Use DataTypes to your advantage

You have no control over the data you receive. There are an effectively infinite number of formats it could be in. Right now, as soon as some data appears in a format your regex hasn't accounted for, you're screwed.

So, assume nothing, and leverage the power of VBA's Data Type recognition. Take dates for example. You mention DateValues (E.G. 36988) as a problem. It's the exact opposite. Rather than work around them, work with them.

Pass your sheet values into an Array (has the added advantage that you can now ignore text and column widths and all that mess). Now all your dates are in a consistent, known format (a DateValue). Then, convert them all to a specific string format using the Format() function E.G.

If IsDate(value) then values(x, y) = Format(value, "dd/mm/yy")

Et voila, now you don't care what format your dates are in when you receive them, because Excel will do the hard work of converting them to a DateValue for you, and you can convert them to a specific output format with a single line.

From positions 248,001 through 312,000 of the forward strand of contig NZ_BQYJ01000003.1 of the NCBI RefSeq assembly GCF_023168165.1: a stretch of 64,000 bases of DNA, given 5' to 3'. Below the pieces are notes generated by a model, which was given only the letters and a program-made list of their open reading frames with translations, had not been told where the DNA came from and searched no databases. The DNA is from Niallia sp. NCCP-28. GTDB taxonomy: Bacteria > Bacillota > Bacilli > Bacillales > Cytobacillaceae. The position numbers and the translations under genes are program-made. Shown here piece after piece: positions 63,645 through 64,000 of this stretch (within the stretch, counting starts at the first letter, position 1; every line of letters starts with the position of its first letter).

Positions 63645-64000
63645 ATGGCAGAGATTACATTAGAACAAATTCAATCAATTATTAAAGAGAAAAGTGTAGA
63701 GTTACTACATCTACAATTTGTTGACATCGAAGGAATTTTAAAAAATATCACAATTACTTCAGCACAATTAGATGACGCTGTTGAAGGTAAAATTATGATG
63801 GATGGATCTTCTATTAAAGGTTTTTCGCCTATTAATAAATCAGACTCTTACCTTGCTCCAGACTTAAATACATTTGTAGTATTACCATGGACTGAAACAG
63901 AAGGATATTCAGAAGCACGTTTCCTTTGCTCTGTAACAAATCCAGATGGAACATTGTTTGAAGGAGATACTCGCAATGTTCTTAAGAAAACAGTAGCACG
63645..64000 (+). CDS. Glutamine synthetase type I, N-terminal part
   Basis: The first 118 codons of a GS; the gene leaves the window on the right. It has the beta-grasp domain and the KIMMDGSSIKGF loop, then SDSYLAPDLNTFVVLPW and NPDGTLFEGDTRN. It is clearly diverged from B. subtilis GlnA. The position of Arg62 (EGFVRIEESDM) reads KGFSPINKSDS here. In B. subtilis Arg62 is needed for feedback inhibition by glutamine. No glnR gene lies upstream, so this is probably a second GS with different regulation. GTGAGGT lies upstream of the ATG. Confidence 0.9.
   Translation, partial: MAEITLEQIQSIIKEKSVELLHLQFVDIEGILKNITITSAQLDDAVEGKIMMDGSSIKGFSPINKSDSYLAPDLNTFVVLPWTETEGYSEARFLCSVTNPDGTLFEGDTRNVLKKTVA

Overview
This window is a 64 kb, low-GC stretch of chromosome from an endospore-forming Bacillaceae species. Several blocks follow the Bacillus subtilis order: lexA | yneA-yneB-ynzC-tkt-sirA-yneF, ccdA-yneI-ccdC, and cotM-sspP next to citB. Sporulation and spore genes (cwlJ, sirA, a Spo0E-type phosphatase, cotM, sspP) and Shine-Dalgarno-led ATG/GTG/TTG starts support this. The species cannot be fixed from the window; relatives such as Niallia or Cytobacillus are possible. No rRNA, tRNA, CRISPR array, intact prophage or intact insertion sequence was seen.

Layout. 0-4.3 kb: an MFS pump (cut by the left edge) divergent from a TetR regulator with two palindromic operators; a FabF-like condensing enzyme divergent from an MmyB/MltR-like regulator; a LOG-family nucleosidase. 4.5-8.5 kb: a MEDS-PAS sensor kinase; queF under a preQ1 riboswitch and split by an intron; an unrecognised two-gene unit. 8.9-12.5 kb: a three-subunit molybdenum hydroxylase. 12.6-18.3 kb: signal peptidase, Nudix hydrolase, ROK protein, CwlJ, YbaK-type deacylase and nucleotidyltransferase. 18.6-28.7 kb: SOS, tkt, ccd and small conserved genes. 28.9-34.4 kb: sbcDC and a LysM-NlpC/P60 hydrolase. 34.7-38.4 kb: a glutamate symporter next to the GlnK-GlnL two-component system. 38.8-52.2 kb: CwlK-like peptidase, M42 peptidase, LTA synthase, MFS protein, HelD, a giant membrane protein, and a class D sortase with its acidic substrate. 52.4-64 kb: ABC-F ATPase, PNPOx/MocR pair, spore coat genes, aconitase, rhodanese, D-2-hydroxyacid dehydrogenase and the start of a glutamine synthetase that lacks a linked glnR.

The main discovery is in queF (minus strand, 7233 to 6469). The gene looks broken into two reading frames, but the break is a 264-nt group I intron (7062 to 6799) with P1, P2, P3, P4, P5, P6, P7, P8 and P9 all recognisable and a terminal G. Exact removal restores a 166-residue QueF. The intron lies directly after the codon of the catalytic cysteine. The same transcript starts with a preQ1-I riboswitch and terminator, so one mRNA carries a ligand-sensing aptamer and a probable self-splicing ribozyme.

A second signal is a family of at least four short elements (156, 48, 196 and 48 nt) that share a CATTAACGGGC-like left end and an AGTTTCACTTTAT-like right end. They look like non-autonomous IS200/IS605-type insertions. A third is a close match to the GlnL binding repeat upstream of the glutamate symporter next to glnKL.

Don't try to second guess your data. Hundreds of thousands of Developer-Hours went into giving Excel the ability to do the hard work for you. So, let it figure out what kind of data you're receiving, take those values, define formats for the handful of different Data Types and never worry about your source formatting again.

  • \$\begingroup\$ Thanks for your idea! I upvoted your answer and mulled this over for a few days. In the end, I decided I am going to stick with the "convert all to text" strategy, and add any "weird" dates to my RegEx on a case-by-case basis. My reason for this is 1) I don't want to have to deal with situations where the user doesn't choose the right formatting for that cell or column (I'd have to code something pretty complicated to check and fix the formatting of all the cells), and 2) I want to make sure that zip codes and phone numbers don't get their leading zeros chopped off. \$\endgroup\$ Commented Mar 31, 2016 at 8:30